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Supplied for Research Purposes Only

This information and product is provided for research purposes only. We do not provide any advice on the usage of these products as UK Law prevents this. Customers should check the legality of this product in their own country prior to purchase.

Benefits and uses:

Increased protein synthesis contributes to increased lean body mass.

Amplification of the Growth of Muscle

Densification of the bone tissue

Enhanced Capabilities of the Immune System

Enhanced Capabilities of Thinking and Remembering

Increased Quantities of Collagen Produced

A greater reduction in body fat

Enhanced Capacity for the Repair and Regeneration of Cells

CJC-1295 encourages slow-wave deep sleep, which is responsible for the maximum level of both muscle growth and memory retention and rejuvenation. 


150 mcg twice daily

What is CJC-1295?

The compound known as CJC-1295 is a synthetic analogue of the hormone known as GHRH, which stands for growth hormone releasing hormone. It has been discovered to be highly effective in increasing the secretion of growth hormone and IGF-1, without having a detrimental effect on the pulsatility of GH secretion.

Because of its increased specificity as a GHRH, CJC-1295 is frequently coupled with ipamorelin in clinical trials. Increases in growth hormone secretion are produced by this peptide, just like those produced by other peptides in its family; however, this peptide does not cause an increase in hunger, nor does it cause an increase in cortisol, acetylcholine, prolactin, or aldosterone. When coupled with ipamorelin, it has been discovered that this particular peptide is extremely well tolerated and produces optimal results.


CJC 1295 has several positive effects on the body, including the following:

Growth hormone secretion and IGF-1 levels have both increased, but there has been no accompanying rise in prolactin.

CJC 1295: GHRH & DAC

The hypothalamus is responsible for the production of GHRH, also known as growth hormone releasing hormone. This causes a pulsatile release of growth hormone (GH) from the pituitary gland, which is caused by its pulsatile release from the hypothalamus. The half-life of GHRH is only a few minutes, which is quite a short amount of time. Half-life is defined as the amount of time needed to remove half of the drug from the blood. The shorter the half-life, the more quickly the chemical is eliminated from the body, which in turn results in the substance having less of an impact on the body.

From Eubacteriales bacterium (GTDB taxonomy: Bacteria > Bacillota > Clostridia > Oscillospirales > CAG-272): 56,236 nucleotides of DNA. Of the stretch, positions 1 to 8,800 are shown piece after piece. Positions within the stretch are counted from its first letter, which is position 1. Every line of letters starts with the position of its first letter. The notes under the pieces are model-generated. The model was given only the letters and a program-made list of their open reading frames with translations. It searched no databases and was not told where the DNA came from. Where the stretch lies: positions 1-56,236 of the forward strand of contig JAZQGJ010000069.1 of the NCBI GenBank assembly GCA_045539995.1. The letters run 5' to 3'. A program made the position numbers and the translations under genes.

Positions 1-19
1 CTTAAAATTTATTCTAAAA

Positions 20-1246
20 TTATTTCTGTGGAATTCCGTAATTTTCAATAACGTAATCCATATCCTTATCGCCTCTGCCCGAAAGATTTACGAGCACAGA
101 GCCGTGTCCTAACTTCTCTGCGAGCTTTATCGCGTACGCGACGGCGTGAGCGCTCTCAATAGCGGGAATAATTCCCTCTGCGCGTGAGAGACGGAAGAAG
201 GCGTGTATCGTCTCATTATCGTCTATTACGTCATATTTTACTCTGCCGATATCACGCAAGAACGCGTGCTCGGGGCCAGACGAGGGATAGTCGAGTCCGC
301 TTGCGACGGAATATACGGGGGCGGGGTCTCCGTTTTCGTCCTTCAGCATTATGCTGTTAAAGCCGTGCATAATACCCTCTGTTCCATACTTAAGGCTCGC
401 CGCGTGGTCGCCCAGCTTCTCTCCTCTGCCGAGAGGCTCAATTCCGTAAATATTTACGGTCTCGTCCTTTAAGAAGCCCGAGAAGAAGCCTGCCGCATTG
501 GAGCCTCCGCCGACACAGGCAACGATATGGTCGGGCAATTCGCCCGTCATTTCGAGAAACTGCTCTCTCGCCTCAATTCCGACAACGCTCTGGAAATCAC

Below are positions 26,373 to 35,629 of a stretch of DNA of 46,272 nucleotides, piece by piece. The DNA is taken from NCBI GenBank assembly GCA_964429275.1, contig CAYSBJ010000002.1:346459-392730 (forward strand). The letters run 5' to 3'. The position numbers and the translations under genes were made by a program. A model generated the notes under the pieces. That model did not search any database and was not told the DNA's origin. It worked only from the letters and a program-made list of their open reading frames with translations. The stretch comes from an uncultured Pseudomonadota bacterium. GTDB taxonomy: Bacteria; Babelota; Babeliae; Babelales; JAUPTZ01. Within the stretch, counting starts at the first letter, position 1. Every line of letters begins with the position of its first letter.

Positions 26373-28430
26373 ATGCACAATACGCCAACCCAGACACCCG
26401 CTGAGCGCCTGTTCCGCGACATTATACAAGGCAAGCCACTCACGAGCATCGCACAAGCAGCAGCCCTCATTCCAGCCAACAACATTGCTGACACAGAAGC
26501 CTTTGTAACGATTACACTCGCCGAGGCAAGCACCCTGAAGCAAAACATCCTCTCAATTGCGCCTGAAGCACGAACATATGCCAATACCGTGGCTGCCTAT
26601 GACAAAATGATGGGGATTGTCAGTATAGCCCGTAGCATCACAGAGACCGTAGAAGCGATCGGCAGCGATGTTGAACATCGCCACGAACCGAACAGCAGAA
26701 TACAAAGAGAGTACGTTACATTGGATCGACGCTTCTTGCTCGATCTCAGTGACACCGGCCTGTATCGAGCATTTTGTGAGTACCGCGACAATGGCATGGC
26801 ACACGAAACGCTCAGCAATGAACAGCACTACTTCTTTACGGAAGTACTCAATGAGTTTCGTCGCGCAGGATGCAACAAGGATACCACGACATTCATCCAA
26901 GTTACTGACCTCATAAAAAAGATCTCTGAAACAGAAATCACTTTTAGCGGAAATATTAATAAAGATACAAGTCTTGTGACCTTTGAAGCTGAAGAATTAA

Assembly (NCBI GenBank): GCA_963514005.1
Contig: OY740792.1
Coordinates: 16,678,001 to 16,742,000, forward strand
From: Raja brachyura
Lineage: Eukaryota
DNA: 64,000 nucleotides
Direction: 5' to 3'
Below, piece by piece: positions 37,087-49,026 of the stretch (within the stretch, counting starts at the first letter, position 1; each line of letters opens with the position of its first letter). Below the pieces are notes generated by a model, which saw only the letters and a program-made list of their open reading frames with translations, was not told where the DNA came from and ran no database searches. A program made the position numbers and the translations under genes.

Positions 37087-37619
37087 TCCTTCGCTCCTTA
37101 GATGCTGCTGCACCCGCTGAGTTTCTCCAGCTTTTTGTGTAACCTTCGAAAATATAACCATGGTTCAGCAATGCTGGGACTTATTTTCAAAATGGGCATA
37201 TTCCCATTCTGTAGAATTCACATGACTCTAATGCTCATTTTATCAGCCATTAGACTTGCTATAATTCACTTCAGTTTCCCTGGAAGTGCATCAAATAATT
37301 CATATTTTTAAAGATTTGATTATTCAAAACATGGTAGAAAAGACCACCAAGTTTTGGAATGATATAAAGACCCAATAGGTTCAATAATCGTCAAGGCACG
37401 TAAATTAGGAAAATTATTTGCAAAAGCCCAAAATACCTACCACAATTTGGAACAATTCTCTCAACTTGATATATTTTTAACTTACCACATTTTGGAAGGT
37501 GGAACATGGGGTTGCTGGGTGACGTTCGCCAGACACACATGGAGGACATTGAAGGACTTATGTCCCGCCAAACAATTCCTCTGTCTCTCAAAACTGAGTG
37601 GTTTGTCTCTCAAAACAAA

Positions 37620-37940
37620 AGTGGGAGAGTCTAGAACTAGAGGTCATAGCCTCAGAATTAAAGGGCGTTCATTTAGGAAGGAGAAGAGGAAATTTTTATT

The active section of GHRH consists of the first 29 amino acids in the protein. They are offered for sale as a synthetic peptide that goes by the name Sermorelin. Additional modifications were made to sermorelin in order to shorten its half-life to thirty minutes. This is referred to as the CJC 1295. The CJC-1295 formula underwent additional modification when the DAC (Drug Affinity Complex) was incorporated into it. Because DAC binds to albumin, which is a blood protein, the half-life of the compound is extended to eight days. It is known by the name CJC 1295 + DAC. CJC 1295 can also be compounded into a non-DAC form, which simulates a more natural physiologic GH surge each night. 

Because the DAC only binds to albumin for a longer period of time, patients only need to receive injections once or twice per week rather than daily. However, because to the extended half-life and generally constant blood level, the GHRH receptor is subjected to an unnaturally continual stimulus for the release of GH from the pituitary gland. This is not physiological. This may result in a decrease in the GH pulse amplitude, which in turn will lead to a reduction in the activation of GH tissue.

Using CJC 1295 Without Risk

If you are taking a long-acting CJC molecule, it is recommended that you take a "hormone holiday" of three months every three to six months in order to give your pituitary gland time to "recover." During the holiday season, the combination of CJC 1295 and DAC is replaced by sermorelin.

The so-called "hormone holidays" may also help reduce the possibility of acquiring GH resistance. This resistance, also known as insensitivity, could be the result of the formation of antibodies that bind to and inactivate GH, or it could be the result of a decrease in the number of GH receptors present on tissues (down-regulation). These are purely theoretical concerns at this point because no extensive research over extended periods of time have been conducted to shed light on the issues.

Injection site reactions (such as irritation, erythema, induration, discomfort, and itching), headache, diarrhoea, vasodilation (such as flushing, warmth, and transitory hypotension), nausea, and abdominal pain are all potential adverse events to CJC-1295.


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